True story: A doctor received a job offer from a hospital 62 miles away. That seemingly good news quickly evaporated, however, when the hospital's attorney discovered a restriction in the doctor's contract prohibiting him from practicing medicine within 65 miles of his employer.
"The restriction was so ludicrous," said Dennis Hursh, an attorney who was involved in the negotiation, "that we both agreed the former employer would almost certainly lose if they tried to sue."
Nonetheless, the hospital didn't want to take any chances. It withdrew the offer to hire the doctor.
"Contract provisions hold numerous traps for the unwary," said Hursh, who has provided legal services to physicians for more than 30 years and is the author of "The Final Hurdle: A Physician's Guide to Negotiating a Fair Employment Agreement" (www.TheFinalHurdle.com).
Doctors who pay little attention to such details can learn the hard way that a soon-to-be-former employer can enforce restrictions. And that could mean having to build a new patient base.
Hursh suggests the following ways to deal with restrictive covenants while negotiating — and before signing — an employment contract:
1. Keep the distance reasonable. Although geographic restrictions are common, in most cases the agreement should not require the doctor's new office to be more than five miles from the old one. In rural areas, a somewhat larger distance may be reasonable. Also, when practices have multiple offices, the distance rule should apply only to the office where the doctor spends most of his or her working time.
2. Don't agree to restrict the general practice of medicine. It's one thing to agree that patients will have to drive five miles from your old office if they want to continue seeing you. It's quite another to expect you not to see patients in hospitals, nursing homes or ambulatory surgical centers that are within the prohibited area.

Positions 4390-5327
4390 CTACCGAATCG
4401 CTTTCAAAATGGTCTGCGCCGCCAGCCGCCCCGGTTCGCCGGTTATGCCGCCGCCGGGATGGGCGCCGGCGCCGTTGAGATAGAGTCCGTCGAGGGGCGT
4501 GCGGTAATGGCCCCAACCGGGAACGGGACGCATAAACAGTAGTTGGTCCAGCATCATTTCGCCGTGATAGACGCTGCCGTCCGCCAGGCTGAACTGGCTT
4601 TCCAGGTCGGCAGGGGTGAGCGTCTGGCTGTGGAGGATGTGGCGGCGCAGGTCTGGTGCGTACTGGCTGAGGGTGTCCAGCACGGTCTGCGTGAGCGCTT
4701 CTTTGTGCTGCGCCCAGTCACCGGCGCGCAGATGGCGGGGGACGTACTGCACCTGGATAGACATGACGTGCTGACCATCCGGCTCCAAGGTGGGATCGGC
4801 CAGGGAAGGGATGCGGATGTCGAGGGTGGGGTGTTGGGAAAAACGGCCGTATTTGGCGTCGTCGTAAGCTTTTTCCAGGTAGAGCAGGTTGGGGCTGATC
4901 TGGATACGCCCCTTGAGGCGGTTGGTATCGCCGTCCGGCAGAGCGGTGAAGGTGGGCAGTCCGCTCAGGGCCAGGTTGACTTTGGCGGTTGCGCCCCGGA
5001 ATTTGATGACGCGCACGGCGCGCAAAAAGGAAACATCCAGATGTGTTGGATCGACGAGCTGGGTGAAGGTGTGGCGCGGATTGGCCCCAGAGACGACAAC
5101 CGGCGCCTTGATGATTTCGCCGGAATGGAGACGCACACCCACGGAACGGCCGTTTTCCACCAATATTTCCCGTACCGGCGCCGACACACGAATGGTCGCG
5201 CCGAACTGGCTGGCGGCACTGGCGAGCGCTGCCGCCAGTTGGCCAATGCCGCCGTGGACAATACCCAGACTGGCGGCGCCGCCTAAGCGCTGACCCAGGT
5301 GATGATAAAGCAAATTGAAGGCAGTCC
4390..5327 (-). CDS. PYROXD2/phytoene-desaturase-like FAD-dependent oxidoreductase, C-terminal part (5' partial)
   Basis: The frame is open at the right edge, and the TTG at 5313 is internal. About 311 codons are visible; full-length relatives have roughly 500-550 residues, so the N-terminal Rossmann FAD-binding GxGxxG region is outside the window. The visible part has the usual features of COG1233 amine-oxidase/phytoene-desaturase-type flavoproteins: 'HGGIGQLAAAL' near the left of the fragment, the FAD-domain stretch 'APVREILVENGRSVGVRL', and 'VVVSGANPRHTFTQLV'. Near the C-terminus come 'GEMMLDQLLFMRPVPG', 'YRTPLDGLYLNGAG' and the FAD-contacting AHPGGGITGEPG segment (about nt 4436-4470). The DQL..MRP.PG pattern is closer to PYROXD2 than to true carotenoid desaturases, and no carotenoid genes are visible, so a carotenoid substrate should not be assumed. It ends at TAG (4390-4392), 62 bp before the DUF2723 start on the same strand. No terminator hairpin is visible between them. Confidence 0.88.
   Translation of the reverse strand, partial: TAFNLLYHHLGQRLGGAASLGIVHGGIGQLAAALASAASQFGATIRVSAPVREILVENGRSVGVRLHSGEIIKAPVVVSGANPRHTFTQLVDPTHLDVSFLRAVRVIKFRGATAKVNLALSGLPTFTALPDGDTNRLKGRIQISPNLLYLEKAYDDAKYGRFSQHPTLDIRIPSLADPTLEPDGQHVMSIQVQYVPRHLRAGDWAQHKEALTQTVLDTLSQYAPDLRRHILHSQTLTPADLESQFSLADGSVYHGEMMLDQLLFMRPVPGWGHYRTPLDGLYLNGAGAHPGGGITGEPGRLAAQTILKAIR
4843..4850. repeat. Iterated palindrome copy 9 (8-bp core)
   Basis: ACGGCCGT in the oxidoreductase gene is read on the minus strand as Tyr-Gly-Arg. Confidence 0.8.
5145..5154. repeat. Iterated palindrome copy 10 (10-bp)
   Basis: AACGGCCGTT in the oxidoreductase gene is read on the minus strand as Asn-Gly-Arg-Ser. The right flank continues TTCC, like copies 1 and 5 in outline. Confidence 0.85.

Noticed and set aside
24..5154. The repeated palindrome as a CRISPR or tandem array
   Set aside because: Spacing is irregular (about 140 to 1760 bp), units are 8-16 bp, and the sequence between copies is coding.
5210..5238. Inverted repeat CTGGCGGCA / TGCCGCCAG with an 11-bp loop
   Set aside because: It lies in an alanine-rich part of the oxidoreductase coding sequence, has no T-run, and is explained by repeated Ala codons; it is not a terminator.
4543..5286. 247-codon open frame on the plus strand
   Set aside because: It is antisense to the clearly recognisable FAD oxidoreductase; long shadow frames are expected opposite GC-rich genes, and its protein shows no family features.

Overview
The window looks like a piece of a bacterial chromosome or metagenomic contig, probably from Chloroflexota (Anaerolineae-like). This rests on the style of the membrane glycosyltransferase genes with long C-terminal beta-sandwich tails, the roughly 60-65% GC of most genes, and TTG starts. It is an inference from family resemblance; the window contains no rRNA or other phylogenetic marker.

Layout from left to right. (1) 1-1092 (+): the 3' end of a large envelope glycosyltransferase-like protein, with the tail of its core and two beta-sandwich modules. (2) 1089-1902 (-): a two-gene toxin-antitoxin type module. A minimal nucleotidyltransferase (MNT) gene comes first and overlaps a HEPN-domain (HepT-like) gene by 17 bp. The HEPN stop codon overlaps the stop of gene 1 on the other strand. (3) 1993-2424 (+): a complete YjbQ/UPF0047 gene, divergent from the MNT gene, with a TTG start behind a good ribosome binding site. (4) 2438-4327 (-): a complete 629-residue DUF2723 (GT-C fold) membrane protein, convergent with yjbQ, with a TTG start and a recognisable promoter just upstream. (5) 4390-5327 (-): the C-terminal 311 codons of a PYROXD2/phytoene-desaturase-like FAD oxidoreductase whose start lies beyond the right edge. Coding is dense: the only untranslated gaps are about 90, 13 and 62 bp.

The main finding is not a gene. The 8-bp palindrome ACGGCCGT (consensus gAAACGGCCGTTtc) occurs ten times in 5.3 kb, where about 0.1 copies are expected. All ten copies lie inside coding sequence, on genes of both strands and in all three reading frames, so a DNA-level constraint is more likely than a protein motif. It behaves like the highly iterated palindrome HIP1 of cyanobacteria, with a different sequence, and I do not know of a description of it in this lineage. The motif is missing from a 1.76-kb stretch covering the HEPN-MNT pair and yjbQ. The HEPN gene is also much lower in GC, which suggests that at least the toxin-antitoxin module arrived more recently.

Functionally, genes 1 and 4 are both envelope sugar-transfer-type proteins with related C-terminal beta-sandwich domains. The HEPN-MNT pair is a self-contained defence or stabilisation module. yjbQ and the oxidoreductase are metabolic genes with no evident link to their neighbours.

3. Don't get locked out of soliciting patients. It's reasonable that you would be prohibited by contract from directly asking patients — whether in the office or by phone or letter — to follow you to the new practice. However, advertisements from your new employer should not be considered direct solicitation.
4. Clarify when restrictions should not apply. If your employer fires you without cause, a restrictive covenant should not go into effect. The same holds true if the employer breaches its agreement with you, "although that can be difficult to negotiate," according to Hursh. One way to deal with that would be to list specific grounds for a breach in the contract.
Avoid a frantic call to your lawyer by paying attention to restrictive covenants on the front end of employment negotiations.